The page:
Wed 30 Jul 2014 | By:

Validating Your Startup Idea: Is It Actually A Good Idea?

Validating Your Startup IdeaWe all encounter problems in everyday life that are just screaming for a solution. Most people simply ignore these opportunities, but the entrepreneur knows that each one of these opportunities could be the kind of idea that leads to a painfully successful business venture.

However, so many business startup ideas fall flat on their faces before they even have the chance to get off the ground. Why is this? Isn’t there some way to know in advance if your startup business will fail or flourish?

The answer is yes!

With the proper time and market research, you can tell if your brilliant idea is actually worth trying to realize or if it is better left in the circular file.

However, you have to be willing to put in the time and effort to lay the groundwork to make a solid business idea thrive. Many businesses often fail because of a lack of research and proper planning.

 

What Makes A Good Business Venture Idea?

Great business ideas come from seeing a need and understanding how to meet that need. Whether it’s a product or a service, you have to have a market for it.

Extensive market research can help you determine how many people would benefit from your idea, what the competition is like, and who your target customers will be.

Market research is more than just asking friends and family if they think you have a good idea on your hands. That might be one place to start, because if your family and friends can’t even back your idea, you probably have a dud.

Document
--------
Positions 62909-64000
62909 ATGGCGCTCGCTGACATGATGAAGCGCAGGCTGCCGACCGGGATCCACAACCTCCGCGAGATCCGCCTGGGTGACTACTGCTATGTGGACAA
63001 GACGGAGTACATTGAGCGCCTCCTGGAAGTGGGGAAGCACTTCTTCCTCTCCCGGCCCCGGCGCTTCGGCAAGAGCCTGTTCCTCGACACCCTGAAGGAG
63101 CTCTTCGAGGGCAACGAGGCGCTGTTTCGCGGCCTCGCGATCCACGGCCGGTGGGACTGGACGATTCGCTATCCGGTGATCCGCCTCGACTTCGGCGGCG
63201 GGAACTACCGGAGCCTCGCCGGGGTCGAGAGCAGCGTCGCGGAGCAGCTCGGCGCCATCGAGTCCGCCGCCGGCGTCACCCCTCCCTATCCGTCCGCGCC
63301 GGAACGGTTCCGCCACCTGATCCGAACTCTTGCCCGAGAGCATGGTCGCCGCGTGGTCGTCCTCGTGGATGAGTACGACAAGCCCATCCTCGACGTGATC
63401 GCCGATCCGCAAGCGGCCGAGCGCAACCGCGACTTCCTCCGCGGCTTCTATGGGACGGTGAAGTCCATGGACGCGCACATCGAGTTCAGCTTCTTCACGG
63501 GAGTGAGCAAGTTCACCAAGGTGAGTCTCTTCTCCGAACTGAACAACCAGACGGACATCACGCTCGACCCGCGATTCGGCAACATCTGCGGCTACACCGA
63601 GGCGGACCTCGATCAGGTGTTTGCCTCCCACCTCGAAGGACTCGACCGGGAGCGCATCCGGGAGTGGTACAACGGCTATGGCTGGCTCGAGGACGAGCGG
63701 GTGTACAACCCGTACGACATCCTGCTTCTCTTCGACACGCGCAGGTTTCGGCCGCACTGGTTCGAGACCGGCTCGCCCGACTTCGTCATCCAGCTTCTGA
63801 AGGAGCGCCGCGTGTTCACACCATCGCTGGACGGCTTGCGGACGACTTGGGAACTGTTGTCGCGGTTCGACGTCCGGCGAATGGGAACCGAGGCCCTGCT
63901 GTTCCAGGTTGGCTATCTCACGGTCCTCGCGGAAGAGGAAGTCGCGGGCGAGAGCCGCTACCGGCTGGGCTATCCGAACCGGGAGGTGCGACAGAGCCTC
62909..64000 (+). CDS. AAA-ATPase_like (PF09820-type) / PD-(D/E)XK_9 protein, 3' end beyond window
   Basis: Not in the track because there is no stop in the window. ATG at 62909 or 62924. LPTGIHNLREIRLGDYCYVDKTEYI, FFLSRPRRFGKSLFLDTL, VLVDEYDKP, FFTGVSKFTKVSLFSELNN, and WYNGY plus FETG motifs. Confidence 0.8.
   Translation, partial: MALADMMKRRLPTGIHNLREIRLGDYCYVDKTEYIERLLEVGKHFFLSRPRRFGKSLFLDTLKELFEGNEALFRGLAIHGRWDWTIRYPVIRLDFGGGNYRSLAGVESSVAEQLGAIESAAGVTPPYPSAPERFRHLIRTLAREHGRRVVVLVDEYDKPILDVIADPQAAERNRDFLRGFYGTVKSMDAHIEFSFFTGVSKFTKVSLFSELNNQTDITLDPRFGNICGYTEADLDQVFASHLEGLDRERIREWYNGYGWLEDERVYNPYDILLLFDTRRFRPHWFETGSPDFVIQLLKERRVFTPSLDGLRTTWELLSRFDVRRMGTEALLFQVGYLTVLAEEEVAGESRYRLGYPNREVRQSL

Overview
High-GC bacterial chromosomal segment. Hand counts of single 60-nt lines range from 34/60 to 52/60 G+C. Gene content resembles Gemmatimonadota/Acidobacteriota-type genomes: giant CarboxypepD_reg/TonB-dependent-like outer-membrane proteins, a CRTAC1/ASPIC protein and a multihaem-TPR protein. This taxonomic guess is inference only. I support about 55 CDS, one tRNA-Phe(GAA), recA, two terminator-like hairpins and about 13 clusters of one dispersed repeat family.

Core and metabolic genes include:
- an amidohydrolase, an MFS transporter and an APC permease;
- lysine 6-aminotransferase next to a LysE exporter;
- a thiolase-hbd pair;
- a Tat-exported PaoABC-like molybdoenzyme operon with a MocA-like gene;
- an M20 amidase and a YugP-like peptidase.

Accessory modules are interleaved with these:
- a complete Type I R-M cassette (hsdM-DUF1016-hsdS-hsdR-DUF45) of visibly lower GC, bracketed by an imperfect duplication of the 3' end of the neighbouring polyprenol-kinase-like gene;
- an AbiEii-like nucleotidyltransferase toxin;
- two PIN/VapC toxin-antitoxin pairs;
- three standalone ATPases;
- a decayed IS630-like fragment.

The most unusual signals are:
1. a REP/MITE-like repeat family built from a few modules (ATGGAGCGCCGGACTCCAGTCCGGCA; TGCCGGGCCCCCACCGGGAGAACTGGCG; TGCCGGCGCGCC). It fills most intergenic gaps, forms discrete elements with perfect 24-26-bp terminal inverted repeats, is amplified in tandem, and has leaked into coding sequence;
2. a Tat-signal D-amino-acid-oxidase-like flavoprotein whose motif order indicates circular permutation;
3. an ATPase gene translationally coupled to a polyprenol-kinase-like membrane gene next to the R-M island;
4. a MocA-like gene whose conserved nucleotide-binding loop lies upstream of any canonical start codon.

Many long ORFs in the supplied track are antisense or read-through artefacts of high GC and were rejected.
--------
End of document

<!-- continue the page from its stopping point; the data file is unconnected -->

However, professional market research should be one of the first things you do to validate your startup business idea.

You need to know if your target customers will actually buy your product or service. It does little good to open a highbrow doggy-grooming salon in a poverty-stricken area. Likewise, opening a fast-food chain near the most exclusive area of town might also be doomed to failure.

Location is key, so as you think about your customer base and their needs, you can also focus in on where your ideal business location would be.

In business, as with much of life, timing is everything. You might have a good idea, but it might be the wrong time to execute it.

Keep a journal or log of all your great ideas (and even the not so great ones) and make sure you plan the good ideas accordingly. This might serve you in several ways, from helping you see what you’re interested in to inspiring you to find that one idea that keeps coming up.

Remember that a truly good business venture idea leaves the business with room to grow. Don’t get caught up in the latest fad or trend. Especially when it comes to your business website. Remember the pet rock?